Posted by: justblade | June 15, 2009

Frith

posted as part of International Pagan Values Blogging Month 2009

Many virtues generally discussed in ethics and moral philosophy are framed as qualities of individuals. Understandably, many Heathen values are similarly focussed on the actions of individuals, including honour, truthfulness, generosity and self-rule. The heroic poems from which many are derived focus on the actions of an individual (both good and bad), and as Heathens we are influenced as much by our current context as by values expressed in the lore.

Frith is different. Frith is a characteristic of a community, not of an individual. Our Troth volume 2 (rev ed)  has this definition of frith in the Word Hoard –

“frithful security or ‘reciprocal inviolability’ as Vilhelm Groenbech put it, Derived from the PIE root *priyas, ‘one’s own’; frith is etymologically ‘the state of affairs among one’s own kinfolk or tribe.’ Frith is sometimes translated as ‘peace’ but frith is not necessarily the absence of strife; as people in frith can and do disagree, and people may have to fight to defend the frith against outside enemies. Rather frith is a dynamic state of affairs, established and maintained by the bonds of oath and kinship, in which potential strife is channelled constructively and mutual respect is maintained. This is easier said than done.” (p. 499-500)

It contrasts with grith, which is also translated as ‘peace’ and ‘protection,’ however grith differs in that it is generally understood to be imposed by the mandate of one person’s orders, a law or custom associated with a place or event, and most often used in the context of truces, negotiations and specific regions where peace was enforced. (ibid p.502)

Frith presents an opportunity for Heathen values to be radical, in the sense of turning the focus to the community as a unit of ethical activity. Western ethical philosophy has traditionally also focussed primarily on the actions of individuals as ethical actors, and only by extension the actions of whole communities.  Frith is radically a quality of a community and cannot be imposed by an individual or edict. Where an individual mandates that people play together nicely then it is grith, not frith.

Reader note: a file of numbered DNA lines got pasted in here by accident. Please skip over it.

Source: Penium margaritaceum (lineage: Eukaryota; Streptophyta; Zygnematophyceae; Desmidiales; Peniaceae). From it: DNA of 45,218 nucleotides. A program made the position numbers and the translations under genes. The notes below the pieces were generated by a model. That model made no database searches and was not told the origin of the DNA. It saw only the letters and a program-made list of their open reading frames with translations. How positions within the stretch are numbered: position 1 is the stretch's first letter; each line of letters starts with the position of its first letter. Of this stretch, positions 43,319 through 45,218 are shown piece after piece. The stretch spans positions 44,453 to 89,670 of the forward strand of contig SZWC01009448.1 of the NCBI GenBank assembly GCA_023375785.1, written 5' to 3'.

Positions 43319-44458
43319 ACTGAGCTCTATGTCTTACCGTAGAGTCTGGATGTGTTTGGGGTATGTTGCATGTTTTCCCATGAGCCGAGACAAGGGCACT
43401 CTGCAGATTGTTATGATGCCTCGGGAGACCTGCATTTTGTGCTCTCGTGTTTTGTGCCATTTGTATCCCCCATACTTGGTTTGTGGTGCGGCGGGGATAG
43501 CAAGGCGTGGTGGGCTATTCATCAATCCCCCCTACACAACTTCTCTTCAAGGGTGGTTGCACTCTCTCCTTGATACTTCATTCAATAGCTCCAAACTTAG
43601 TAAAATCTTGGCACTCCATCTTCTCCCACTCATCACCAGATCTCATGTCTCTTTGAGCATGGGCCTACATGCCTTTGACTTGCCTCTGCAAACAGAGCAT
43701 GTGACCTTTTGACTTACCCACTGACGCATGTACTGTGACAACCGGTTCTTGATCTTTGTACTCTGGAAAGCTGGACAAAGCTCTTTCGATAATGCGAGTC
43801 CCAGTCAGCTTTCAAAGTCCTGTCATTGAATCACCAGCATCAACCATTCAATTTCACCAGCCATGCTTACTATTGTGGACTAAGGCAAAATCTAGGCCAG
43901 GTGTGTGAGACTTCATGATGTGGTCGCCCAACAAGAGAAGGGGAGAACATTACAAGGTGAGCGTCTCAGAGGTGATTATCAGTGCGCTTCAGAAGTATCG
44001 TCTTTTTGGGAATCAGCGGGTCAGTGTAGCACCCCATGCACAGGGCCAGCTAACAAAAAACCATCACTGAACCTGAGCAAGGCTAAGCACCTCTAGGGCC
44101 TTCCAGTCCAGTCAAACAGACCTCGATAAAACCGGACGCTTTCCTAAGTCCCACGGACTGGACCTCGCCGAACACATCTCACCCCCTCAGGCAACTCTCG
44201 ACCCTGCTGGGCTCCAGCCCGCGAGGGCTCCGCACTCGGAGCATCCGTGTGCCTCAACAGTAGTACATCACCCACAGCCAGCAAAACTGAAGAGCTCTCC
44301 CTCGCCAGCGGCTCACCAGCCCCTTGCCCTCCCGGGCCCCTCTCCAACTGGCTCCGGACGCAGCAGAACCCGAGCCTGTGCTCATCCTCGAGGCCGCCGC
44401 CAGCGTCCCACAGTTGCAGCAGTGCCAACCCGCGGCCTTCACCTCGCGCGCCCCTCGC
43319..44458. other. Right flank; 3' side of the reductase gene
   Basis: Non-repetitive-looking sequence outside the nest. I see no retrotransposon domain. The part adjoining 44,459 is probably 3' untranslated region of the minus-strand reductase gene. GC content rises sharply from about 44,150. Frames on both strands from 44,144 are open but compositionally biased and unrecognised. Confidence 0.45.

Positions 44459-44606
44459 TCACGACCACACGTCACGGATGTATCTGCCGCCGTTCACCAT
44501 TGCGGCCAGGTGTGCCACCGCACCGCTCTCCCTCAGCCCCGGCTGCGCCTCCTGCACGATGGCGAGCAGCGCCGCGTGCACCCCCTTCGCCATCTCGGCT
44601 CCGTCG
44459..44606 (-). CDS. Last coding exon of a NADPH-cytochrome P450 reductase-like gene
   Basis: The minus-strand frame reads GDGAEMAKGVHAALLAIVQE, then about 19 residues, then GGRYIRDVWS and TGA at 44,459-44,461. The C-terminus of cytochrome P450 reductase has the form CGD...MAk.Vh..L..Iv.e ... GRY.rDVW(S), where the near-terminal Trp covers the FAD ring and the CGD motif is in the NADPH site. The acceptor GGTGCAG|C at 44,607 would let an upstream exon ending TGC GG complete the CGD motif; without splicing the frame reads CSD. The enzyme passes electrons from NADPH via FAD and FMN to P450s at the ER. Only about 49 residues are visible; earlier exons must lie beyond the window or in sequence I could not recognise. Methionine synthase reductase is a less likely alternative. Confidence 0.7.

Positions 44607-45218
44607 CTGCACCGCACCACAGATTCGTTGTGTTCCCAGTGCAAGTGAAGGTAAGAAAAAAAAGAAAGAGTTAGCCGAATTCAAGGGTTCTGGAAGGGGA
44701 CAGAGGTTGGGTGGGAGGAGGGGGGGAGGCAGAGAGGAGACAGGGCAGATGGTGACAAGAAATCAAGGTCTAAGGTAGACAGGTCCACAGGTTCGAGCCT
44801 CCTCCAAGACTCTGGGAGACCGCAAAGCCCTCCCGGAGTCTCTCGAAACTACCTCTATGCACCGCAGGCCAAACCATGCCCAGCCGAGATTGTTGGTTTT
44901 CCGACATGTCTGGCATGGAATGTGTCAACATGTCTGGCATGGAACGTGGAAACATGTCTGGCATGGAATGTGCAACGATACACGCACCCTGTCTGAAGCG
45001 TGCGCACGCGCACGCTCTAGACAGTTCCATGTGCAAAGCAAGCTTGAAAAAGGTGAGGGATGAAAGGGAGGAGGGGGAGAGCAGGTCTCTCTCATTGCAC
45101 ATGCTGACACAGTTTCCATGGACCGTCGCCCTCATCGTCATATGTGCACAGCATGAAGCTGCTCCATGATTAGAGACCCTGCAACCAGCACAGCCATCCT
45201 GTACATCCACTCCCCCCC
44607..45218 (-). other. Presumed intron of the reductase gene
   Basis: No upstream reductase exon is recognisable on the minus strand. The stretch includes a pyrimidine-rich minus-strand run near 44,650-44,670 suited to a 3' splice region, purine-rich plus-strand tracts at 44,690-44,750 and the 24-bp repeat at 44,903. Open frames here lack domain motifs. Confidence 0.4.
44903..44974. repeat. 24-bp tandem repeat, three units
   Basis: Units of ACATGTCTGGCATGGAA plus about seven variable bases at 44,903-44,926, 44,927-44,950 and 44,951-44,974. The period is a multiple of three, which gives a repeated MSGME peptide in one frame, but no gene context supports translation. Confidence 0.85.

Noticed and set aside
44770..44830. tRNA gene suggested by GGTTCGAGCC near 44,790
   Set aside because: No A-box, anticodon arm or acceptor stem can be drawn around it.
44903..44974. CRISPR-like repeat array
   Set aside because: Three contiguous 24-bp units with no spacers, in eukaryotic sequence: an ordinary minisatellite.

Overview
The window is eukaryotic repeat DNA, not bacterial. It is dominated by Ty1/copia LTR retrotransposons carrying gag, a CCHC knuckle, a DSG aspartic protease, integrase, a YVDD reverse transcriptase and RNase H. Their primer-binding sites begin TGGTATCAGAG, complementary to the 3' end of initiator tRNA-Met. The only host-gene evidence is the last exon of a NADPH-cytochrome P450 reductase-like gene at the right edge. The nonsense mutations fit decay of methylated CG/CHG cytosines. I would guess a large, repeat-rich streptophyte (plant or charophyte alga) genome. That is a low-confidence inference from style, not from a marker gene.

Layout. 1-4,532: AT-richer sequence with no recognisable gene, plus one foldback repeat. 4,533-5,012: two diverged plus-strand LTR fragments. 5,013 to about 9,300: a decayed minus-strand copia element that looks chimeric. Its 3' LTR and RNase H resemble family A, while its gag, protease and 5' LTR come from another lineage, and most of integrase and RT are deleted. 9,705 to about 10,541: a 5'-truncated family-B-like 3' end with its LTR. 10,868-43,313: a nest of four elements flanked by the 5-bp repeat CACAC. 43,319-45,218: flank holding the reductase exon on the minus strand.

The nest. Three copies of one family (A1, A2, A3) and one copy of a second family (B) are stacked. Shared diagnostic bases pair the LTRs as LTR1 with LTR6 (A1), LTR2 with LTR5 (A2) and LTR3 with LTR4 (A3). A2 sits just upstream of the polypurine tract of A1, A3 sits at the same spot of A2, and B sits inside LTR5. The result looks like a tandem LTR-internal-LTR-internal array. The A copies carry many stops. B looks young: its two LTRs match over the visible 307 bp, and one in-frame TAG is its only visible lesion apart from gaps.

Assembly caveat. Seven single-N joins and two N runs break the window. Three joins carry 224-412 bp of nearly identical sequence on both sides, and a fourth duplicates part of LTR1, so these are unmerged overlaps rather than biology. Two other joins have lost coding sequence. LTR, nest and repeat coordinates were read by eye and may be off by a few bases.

Many of us live in Western countries heavily influenced by individualism. Frith is a value that it is simply not possible to ‘do’ on one’s own. It is something that can only ‘become’ among a group of people. It involves building of trust between people and eschewing the ‘rugged individual’ stereotype enamoured of some Heathens early in the modern revival (and still cherished by some Heathens now). The process of creating Heathen community necessarily involves care,  compromise, reciprocity and even (shock horror) love to build trust, not imposing one’s own will on a group by force of physical strength or personality or by volume of speech. Trust in such a community, an innangarth, can be tested by the extent to which people feel comfortable to express themselves, argue, be wrong, make mistakes and remain accepted within that group. These are characteristics of a community by which a frithstead might be recognised. Frith as a community value gives Heathens the opportunity and poses the challenge to move beyond the individualism of the world around us and make a stand for bonds of trust between people not imposed by the will of one person or law, but are generated in the process of relationship.

That’s the value of frith. How about it?

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Responses

  1. Thank you so much for your thoughts.

    May our frithsteads flow with abundance, peace and plenty.

  2. Thanks for this article, and this blog, as well.
    I would like to link it in our forum, – http://www.eldaring.de – would that be ok?

  3. Hi Ulrike and thank you – I would be delighted for you to link to it on the Eldaring website.


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